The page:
She knew right away something wasn't right and insisted he go to the emergency room. For his part, Chad knew he had an appointment with an ENT doctor that week and was going to wait for that appointment to see if the doctor could tell him why he was feeling weak and not like himself.
More specifically, he'd noticed that his balance was off and he could tell he was slightly slurring some words when he spoke. He was admitted to the hospital, tests were run, but no diagnosis was forthcoming. A couple of days later he was transported by ambulance to UAB's Medical Center. Again, more tests and no firm diagnosis.
But his symptoms were "snowballing - everything was happening at an accelerated pace," he said.
It was known that something was happening within or to his brain, but tests (including a brain biopsy) remained "inconclusive."
In the matter of hours, Chad Bianchi's life had changed. He now needed almost around the clock medical care. His life became measured by hospital stays - Montgomery hospitals, UAB and Spain Rehab in Birmingham, Johns Hopkins in Maryland, HealthSouth. He went from ICU units to regular rooms to rehab hospitals to out patient status.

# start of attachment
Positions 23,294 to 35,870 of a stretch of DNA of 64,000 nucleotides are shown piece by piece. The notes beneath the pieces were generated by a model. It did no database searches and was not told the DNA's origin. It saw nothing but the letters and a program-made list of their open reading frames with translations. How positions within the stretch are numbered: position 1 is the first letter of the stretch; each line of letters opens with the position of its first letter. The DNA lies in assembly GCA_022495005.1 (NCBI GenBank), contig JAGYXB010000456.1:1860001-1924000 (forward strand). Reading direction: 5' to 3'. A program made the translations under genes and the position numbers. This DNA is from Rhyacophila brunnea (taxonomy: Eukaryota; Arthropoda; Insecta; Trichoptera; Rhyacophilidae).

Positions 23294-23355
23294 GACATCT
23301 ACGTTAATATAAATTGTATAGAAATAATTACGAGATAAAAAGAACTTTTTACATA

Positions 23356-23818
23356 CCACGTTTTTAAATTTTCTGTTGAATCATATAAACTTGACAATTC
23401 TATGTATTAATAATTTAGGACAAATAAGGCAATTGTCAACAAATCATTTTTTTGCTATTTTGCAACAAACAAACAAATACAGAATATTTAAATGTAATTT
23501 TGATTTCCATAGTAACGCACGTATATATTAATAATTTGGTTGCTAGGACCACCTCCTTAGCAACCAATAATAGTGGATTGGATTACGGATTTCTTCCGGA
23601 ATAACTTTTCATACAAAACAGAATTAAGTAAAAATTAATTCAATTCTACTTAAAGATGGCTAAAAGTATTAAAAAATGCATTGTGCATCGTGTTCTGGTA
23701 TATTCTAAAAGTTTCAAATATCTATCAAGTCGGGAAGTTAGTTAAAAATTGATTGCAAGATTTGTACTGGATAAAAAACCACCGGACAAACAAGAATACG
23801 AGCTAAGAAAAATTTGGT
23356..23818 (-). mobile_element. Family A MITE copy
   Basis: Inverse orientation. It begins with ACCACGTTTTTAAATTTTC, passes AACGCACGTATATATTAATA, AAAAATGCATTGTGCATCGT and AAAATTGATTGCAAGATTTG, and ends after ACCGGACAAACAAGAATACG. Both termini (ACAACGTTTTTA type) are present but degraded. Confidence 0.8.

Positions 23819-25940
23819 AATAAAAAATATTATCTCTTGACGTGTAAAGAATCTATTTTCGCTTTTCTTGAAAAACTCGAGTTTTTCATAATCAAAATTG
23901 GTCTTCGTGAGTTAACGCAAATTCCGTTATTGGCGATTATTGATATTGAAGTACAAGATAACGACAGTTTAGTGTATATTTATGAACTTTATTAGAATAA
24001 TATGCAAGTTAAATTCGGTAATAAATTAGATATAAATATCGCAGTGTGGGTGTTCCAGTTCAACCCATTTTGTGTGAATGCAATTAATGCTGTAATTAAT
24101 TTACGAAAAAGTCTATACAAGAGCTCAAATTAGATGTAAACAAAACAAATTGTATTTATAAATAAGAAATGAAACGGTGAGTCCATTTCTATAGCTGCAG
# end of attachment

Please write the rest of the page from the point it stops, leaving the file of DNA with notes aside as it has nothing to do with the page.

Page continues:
He remembers "playing the waiting game" and spending "six weeks or so" in different hospitals.
His speech had deteriorated rapidly and his balance was worse than ever. One low point he vividly remembers was when he was given a walker.
As alarming as his sudden deterioration in health was, an even greater source of frustration was that specialists could not pinpoint the exact cause of his condition. Even today, it's not exactly understood what has caused his symptoms. At one time, doctors thought he had a rare form of cancer. Even today all he can say is that that he has a condition that has caused his cerebellum to swell and, as a result, he has lost brain cells.
In the six-plus years since his health has been impaired, he's also battled one lawsuit dealing with coverage of health bills. Today - with his medical bills no doubt totalling in the millions - he relies on Medicaid for health coverage. He's grateful for this coverage, but does note that it puts limits on his treatment options. For example, he can no longer travel to out-of-state facilities.